A Question of Numeracy: Is Self-Assessed Competency Registered on Knowledge Surveys Meaningful?
Monday 11:30am-1:30pm UMC Aspen Rooms
Poster Presentation Part of Geoscience Education Research
Edward Nuhfer, U of WY
Karl Wirth, Macalester College
Christopher Cogan, Ventura College
Steven Fleisher, California State University-Channel Islands
Eric Gaze, Bowdoin College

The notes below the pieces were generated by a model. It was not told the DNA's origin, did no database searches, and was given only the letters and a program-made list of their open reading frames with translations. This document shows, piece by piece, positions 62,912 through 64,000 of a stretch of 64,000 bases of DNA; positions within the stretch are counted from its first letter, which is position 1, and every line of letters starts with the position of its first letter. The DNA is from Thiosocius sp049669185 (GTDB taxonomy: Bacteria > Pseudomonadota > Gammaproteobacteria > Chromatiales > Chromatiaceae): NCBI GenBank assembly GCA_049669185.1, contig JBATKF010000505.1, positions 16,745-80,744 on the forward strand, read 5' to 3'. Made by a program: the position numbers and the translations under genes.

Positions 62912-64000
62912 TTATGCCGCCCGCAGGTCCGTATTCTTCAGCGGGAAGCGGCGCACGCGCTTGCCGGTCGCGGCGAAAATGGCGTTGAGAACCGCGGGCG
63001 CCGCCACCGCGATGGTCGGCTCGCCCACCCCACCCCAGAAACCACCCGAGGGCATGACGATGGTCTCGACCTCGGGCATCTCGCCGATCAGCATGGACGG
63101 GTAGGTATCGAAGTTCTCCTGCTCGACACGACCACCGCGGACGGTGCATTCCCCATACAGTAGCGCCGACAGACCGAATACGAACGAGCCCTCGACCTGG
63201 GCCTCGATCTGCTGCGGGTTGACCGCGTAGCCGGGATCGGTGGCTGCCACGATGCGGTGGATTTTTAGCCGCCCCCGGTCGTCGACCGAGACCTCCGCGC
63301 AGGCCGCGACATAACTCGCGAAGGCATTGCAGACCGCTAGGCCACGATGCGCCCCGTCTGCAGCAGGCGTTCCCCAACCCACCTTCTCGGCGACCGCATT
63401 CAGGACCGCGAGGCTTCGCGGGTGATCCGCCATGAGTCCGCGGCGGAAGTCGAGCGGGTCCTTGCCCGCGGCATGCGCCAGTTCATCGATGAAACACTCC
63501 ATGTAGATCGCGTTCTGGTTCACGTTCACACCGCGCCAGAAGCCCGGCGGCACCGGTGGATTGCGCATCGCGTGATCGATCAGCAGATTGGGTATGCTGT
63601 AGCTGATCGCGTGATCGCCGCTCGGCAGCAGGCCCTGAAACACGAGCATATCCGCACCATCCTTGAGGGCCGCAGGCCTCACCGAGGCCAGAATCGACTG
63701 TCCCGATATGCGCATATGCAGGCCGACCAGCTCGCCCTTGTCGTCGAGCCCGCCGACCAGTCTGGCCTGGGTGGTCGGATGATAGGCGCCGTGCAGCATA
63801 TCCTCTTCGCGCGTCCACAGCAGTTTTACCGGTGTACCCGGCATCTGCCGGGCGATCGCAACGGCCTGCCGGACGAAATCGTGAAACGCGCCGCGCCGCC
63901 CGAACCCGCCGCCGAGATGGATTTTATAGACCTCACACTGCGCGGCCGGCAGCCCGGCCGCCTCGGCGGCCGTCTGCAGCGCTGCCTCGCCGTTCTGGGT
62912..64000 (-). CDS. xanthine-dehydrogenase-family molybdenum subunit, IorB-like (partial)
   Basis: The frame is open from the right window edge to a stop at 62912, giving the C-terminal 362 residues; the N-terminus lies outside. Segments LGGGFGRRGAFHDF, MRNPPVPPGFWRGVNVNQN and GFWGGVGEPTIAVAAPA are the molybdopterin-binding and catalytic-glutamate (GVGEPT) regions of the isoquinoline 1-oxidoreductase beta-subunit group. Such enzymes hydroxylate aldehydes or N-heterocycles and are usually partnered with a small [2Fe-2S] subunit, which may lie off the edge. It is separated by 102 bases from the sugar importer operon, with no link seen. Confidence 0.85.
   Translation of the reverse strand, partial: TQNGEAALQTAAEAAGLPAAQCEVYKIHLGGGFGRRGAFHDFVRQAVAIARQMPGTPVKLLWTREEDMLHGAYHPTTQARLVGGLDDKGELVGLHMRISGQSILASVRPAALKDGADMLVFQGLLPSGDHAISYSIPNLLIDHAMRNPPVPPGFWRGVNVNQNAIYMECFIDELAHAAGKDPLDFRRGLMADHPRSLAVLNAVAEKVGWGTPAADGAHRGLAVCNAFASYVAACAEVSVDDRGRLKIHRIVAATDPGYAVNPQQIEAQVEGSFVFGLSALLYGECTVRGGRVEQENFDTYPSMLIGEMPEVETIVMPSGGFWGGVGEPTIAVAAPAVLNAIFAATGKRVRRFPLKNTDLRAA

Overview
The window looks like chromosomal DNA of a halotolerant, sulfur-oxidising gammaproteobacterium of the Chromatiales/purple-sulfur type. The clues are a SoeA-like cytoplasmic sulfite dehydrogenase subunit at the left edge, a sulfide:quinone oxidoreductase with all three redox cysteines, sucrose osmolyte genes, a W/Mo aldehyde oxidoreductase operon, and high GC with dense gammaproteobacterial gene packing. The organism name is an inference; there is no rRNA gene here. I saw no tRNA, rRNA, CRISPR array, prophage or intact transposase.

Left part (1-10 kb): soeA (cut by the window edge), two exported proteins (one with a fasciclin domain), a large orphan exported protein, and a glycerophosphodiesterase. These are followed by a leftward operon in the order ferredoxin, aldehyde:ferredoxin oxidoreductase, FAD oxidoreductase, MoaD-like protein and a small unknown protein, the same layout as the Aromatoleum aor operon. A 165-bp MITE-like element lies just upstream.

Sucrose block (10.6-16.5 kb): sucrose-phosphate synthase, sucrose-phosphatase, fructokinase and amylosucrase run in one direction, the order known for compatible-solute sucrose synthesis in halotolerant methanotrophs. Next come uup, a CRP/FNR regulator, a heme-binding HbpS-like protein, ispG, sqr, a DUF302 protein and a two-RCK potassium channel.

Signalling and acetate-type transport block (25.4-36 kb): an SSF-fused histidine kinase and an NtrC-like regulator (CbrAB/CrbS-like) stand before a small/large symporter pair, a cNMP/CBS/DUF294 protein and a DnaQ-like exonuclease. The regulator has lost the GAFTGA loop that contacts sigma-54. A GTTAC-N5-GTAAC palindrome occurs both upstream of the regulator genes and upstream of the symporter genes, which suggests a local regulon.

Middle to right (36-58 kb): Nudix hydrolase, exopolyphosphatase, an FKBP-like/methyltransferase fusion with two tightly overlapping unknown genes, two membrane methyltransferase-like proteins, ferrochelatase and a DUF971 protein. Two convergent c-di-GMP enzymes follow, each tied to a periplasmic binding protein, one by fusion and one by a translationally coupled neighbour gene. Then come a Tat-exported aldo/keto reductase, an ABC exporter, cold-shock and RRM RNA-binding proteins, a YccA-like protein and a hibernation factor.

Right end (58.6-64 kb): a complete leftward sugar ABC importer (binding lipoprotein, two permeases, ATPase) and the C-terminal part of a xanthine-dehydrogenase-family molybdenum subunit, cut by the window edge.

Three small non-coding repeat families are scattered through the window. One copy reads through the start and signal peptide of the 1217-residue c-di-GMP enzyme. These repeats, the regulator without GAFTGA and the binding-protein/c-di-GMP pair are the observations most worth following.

Geoscientists often use knowledge surveys to collect self-assessed competency data about learning and learning gains. If people believe that they can do something, how well can they actually do it? At first glance, quantifying the accuracy of a person's self-assessment of competency appears simple. It involves comparing direct measures of confidence taken by one instrument, such as a knowledge survey, with direct measures of competence taken by another instrument, usually a test. In accurate self-assessments, the scores on both measures would be about equal. Disparities from this perfect score would register as measures of either over-confidence or under-confidence. However, deducing self-assessment accuracy is not that simple. Both instruments used to obtain paired measures must have sufficient reliability to permit good comparisons, and both must measure the same learning construct. Competence and confidence have no established units, so the default measures are scores reported in percents. These constitute arrays bounded by 0% and 100%, a fact that introduces complications. Sorting of data needed to report results in aggregate imparts bias, and the probability of overestimating or underestimating is not uniform across all participants. To deduce this, we employed reliable, tightly aligned instruments to measure self-assessed competency (a knowledge survey of the Science Literacy Concept Inventory) and actual competency (Science Literacy Concept Inventory) of 1154 participants in understanding the nature of science. We used random number simulations to discover how mathematical artifacts can be (and have been in published literature) mistaken as human measures of self-assessed competencies. Innumeracy leads to misinterpretations so severe as to contradict what the data actually reveals. In our study, knowledge survey self-assessments of competence proved strongly related to actual performances.